Woodwell workshop brings Indigenous firefighters to Brasilia
A week-long workshop encourages knowledge sharing between Indigenous Brazilian fire brigades
Participants on a day trip to Brasília National Park.
photo by Manoela Machado
On March 28, 2022, firefighters from Indigenous communities across Brazil gathered in Brasília, the country’s capitol, for a week-long geography and cartography workshop. The workshop, a collaboration between the Coordination of Indigenous Organizations of the Brazilian Amazon (COIAB) and the Amazon River Basin (COICA), IPAM Amazônia, and Woodwell Climate Research Center, walked participants through the basics of using Global Information Systems technology to monitor and manage their own lands and forests.
Forests and native vegetation on Indigenous lands have been sustainably managed for millenia, and studies have found Indigenous stewardship of forests is an effective measure for preventing deforestation and degradation. Escaped fires can present a threat to forests, and many Indigenous communities have their own brigades that work on detecting and preventing runaway fires. In some places, prescribed burns are used as a tool for shaping and cultivating the land.
Participants attended from Indigenous lands located in a variety of Brazilian landscapes—from the Cerrado, to the heart of the Amazon. Despite differences, participants found learning from other Indigenous communities extremely valuable.
Workshop participants share expertise during the sessions.
photo by Manoela Machado
“People came with a variety of skill sets,” said Woodwell Water Program Director Dr. Marcia Macedo. “What was most meaningful for participants was seeing other people like them, who do the same work and are also Indigenous people, already dominating material, knowing how to make the maps, and helping others. It gave them confidence that they could also figure it out.”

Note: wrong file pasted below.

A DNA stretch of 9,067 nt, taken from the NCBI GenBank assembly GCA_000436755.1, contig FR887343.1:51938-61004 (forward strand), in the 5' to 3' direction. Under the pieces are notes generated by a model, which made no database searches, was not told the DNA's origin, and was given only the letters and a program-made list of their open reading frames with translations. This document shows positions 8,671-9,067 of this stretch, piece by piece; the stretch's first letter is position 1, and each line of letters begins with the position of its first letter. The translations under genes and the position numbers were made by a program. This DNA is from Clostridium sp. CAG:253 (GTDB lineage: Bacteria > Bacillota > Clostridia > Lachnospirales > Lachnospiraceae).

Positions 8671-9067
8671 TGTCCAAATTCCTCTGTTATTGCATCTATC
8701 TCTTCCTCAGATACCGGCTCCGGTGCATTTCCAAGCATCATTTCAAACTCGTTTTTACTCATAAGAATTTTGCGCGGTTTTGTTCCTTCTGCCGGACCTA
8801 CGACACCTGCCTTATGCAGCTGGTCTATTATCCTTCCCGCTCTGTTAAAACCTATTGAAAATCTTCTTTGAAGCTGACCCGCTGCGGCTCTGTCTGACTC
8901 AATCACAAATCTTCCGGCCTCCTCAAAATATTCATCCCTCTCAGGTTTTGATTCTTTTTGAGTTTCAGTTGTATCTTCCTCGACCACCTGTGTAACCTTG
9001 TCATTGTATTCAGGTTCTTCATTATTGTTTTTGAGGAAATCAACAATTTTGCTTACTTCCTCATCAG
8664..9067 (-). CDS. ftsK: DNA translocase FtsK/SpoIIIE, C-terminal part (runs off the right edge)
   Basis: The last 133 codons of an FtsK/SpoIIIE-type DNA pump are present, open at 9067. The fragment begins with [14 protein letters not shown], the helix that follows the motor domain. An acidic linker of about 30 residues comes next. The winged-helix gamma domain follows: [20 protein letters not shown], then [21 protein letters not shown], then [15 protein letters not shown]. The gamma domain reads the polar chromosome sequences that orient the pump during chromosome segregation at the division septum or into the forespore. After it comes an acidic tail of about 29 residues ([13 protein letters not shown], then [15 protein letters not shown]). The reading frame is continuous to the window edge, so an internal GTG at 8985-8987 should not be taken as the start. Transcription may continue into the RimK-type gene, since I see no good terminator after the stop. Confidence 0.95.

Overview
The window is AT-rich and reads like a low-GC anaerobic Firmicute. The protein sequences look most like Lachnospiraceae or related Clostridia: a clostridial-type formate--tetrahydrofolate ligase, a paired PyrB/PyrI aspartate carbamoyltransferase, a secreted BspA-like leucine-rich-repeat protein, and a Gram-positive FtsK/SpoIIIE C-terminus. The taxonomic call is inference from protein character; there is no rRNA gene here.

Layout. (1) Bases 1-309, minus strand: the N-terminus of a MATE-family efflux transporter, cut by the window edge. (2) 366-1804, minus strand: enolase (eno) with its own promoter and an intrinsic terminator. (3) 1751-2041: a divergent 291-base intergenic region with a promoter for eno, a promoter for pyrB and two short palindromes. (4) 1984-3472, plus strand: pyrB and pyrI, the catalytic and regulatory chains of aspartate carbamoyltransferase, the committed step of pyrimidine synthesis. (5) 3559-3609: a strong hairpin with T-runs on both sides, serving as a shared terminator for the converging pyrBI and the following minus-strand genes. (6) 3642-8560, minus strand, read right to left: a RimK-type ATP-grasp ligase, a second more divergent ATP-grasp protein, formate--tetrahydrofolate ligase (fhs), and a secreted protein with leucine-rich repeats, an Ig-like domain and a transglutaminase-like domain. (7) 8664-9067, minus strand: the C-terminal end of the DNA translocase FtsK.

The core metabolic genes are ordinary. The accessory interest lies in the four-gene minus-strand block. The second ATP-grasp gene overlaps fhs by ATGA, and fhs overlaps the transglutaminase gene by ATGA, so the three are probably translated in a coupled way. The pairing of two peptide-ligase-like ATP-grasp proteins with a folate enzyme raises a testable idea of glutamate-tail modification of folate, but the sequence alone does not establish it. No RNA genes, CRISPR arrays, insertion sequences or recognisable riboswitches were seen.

After a day of introduction to the core concepts of GIS and mapping, participants headed out to Brasília National Park to test their newfound skills. They visited burned areas from both an escaped fire and a prescribed burn, compared the two, marked GPS points, and took pictures. The data gathered on the field trip was used over the next few days to practice making maps.
“The goal was to not only teach the theory and help them understand the steps for making maps, but also mainly to develop the skills for them to be able to apply to their own lands on their own time,” said Woodwell postdoctoral researcher, Dr. Manoela Machado, who helped organize the event.
During the field trip, participants visited recently burned landscapes.
photos by Manoela Machado
The workshop also fostered discussions about the complexity of management when fire can be both a threat and a tool. Because fire manifests differently in different biomes, well-managed fires look different for each community.
“On the final day, we had a discussion of values. Is fire good or bad? For whom—ants, forests, human health?” said Dr. Machado. “You can’t just criminalize fire if it’s a part of traditional knowledge and used as a tool for providing food, for example. So it’s a complex issue.”
Dr. Machado hopes the conversations will continue. She says the goal would be to host this workshop again to expand its reach, potentially beyond Brazil to include participants in other Amazonian countries.